Dial: Also referred to as the face, the dial displays the time and features numerals and markings to show the hours, minutes, and seconds or more depending on the complications of the watch.
Dive Watch: A dive watch is a water-resistant watch, but not all water resistant watches are dive watches. True dive watches meet specific standards for diving; like ISO 6425, which requires the watch to be water resistant to at least 200 meters. Usually features a uni-directional rotating bezel and some form of illumination.
Dual Time: Measures both current local time and least one other time zone. It can be found in a twin dial, extra hand or subdial. Also referred to as World Time.
Duo Display: A display that shows the time both by hour and minute hands (an analogue display) and by numbers (a digital display). This is also known as AnaDigi display.
EOL: This is the End-Of-Life battery indication in Quartz-powered watches. Generally the seconds begin to tick once in 4 seconds indicating that the power is low and it is time to change the battery.
Escape Wheel: The last wheel in a going train; works with the fork or lever and escapes one pulse at a time.
Escapement: An internal component in a mechanical watch the transfers the power from a wound up watch into the movement of the watch’s seconds hand by driving the balance wheel at a steady rate. Most modern watches use a “lever escapement,” comprised of an escape wheel and a lever with two pallets. The escape wheel is connected to the gear train (which receives energy from the mainspring) and the lever and pallets lock and unlock the escape wheel at a steady rate. This component is responsible for a watch’s ticking noise.
Exhibition Caseback: Also referred to as a skeleton or open caseback, this shows off the movement through a second crystal located on the back of the watch.
Fly-Back Chronograph: A type of chronograph that can be reset without stopping the chronograph function (which is necessary in a normal chronograph). It’s particularly useful among pilots and other users who need to record multiple times in quick succession.
Frequency: The speed at which a watch ticks (or beats), measured in either vibrations per hours of hertz. Most modern, high-end mechanical watches beat at a frequency of 28,800 VpH (4Hz). Watches that beat at 36,000 VpH (5Hz) or higher are considered to be high-beat watches. A watch’s frequency is controlled by the oscillations of its balance wheel.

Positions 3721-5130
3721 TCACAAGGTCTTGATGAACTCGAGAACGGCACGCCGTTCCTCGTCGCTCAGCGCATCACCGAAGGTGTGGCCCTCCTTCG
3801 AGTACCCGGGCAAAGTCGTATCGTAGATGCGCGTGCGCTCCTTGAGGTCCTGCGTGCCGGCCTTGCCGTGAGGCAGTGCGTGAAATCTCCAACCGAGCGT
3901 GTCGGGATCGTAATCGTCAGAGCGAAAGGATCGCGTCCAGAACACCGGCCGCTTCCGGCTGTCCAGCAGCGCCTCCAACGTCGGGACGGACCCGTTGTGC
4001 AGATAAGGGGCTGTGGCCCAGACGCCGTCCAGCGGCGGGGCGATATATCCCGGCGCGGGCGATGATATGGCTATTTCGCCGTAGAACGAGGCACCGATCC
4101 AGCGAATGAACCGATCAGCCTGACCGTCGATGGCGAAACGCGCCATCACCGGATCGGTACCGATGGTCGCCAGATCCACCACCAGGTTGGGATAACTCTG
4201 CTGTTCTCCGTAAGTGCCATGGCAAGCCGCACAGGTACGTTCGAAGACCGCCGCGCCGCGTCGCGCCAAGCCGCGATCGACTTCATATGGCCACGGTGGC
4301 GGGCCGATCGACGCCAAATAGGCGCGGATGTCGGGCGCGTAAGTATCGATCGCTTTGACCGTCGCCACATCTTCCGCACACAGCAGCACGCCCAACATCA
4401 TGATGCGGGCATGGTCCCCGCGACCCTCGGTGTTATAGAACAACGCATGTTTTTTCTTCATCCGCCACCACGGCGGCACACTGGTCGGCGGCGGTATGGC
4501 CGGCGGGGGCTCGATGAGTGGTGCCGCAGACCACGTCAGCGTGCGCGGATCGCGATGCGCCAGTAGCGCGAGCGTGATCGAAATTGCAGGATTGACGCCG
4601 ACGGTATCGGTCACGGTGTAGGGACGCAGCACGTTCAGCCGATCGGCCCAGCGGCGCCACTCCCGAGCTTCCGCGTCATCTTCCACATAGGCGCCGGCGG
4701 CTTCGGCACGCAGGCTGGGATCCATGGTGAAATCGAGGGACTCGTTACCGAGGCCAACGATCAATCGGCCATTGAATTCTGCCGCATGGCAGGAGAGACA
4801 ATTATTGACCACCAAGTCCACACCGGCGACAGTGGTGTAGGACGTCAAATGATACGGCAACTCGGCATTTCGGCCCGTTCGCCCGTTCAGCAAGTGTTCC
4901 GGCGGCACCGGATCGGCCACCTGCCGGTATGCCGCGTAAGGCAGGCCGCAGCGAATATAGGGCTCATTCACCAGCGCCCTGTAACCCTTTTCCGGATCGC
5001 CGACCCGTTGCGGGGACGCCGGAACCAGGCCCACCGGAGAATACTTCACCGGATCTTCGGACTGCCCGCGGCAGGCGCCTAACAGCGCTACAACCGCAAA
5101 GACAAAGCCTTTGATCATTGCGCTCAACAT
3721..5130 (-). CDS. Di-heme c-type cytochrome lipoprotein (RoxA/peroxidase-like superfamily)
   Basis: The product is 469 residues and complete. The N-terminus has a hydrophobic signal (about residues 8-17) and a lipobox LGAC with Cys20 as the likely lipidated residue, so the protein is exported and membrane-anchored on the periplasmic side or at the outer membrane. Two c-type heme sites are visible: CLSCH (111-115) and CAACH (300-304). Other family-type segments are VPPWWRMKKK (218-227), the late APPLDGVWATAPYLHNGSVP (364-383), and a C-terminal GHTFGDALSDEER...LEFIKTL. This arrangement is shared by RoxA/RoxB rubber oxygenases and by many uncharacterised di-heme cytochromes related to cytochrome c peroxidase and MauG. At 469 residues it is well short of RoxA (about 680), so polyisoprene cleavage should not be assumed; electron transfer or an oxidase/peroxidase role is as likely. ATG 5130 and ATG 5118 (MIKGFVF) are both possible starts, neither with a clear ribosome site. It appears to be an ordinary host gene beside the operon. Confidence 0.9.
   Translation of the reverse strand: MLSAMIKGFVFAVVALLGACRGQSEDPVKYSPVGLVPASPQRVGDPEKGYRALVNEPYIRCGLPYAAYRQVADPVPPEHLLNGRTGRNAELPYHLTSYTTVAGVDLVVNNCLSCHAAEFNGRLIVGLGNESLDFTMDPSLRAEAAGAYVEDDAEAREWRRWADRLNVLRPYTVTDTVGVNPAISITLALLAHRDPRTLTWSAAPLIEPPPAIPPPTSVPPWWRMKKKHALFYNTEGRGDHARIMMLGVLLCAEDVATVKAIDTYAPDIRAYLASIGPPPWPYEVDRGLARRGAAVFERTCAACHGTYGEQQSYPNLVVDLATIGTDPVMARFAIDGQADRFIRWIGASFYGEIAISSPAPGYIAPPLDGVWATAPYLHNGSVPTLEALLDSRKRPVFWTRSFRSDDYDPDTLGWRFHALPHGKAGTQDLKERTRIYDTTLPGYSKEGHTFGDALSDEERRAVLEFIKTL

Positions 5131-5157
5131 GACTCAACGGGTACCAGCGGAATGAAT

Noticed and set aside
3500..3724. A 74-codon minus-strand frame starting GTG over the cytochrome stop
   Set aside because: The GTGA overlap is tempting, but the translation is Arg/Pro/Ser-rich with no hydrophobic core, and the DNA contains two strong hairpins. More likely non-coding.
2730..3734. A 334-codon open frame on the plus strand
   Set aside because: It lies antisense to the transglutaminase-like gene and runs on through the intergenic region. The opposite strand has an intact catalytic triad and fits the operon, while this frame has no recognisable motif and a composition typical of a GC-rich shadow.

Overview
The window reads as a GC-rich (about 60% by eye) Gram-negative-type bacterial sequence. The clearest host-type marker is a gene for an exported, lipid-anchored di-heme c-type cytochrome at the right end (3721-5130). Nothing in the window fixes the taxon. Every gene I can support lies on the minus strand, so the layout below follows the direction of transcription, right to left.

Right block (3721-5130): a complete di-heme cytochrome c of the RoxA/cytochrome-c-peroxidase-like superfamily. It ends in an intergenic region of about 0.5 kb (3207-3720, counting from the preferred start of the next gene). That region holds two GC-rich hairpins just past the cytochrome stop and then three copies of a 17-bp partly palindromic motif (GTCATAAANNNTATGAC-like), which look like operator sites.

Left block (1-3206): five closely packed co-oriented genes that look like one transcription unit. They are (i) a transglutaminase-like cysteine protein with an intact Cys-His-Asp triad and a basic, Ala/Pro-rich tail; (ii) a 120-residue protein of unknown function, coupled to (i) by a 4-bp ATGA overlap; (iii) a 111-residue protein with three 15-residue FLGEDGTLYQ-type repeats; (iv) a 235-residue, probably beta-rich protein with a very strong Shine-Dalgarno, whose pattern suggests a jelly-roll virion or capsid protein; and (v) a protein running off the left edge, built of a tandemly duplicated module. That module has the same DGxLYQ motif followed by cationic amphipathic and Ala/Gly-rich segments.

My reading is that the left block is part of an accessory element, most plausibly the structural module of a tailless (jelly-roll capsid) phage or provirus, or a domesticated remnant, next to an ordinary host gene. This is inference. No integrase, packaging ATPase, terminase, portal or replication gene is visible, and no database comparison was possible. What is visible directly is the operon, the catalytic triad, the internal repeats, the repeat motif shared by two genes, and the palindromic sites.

Gasket: A rubber, neoprene or plastic ring used to seal the gaps between the case and the case back, crystal and crown to prevent water or dust from entering the case and damaging the movement inside.
Gear Train: A system of gears that transfer power from the mainspring to the escapement.
GMT: Also known as Greenwich Mean Time, it is the international standard of time that the world is set to. Every time zone is set against GMT. In watches, a GMT reference refers to the ability to show dual time zones with a second hour hand, primarily found in a 24-hour mode to determine day from night.
Guilloche: An engraved ornamental pattern, often used on watch dials, comprised of intricately intertwined lines typically made by a rose engine. However, many guilloche patterns are stamped or machine engraved via CNC Mill. There is a very noticeable difference in light reflection when comparing a true rose engine turned guilloche versus a stamped guilloche. Unfortunately, some of the most beautiful guilloche work is then covered with paint or enamel which makes it difficult to discern from stamped or machine engraved guilloche.
Hairspring: The very fine spring, no thicker than a strand of hair, that vibrates the balance wheel and causes it to recoil. Also called a balance spring.
Hacking Seconds: Also called “stop seconds,” this function will stop the seconds hand when the crown is pulled out. This makes it easier to synchronize a watch with another timepiece.
Hand-wound: Referring to a mechanical watch that doesn’t automatically wind. Hand-wound watches are powered by manually turning the crown to wind up the mainspring. Automatic watches do not require hand winding but are able to be hand wound.
Horology: The art and/or science of measuring time.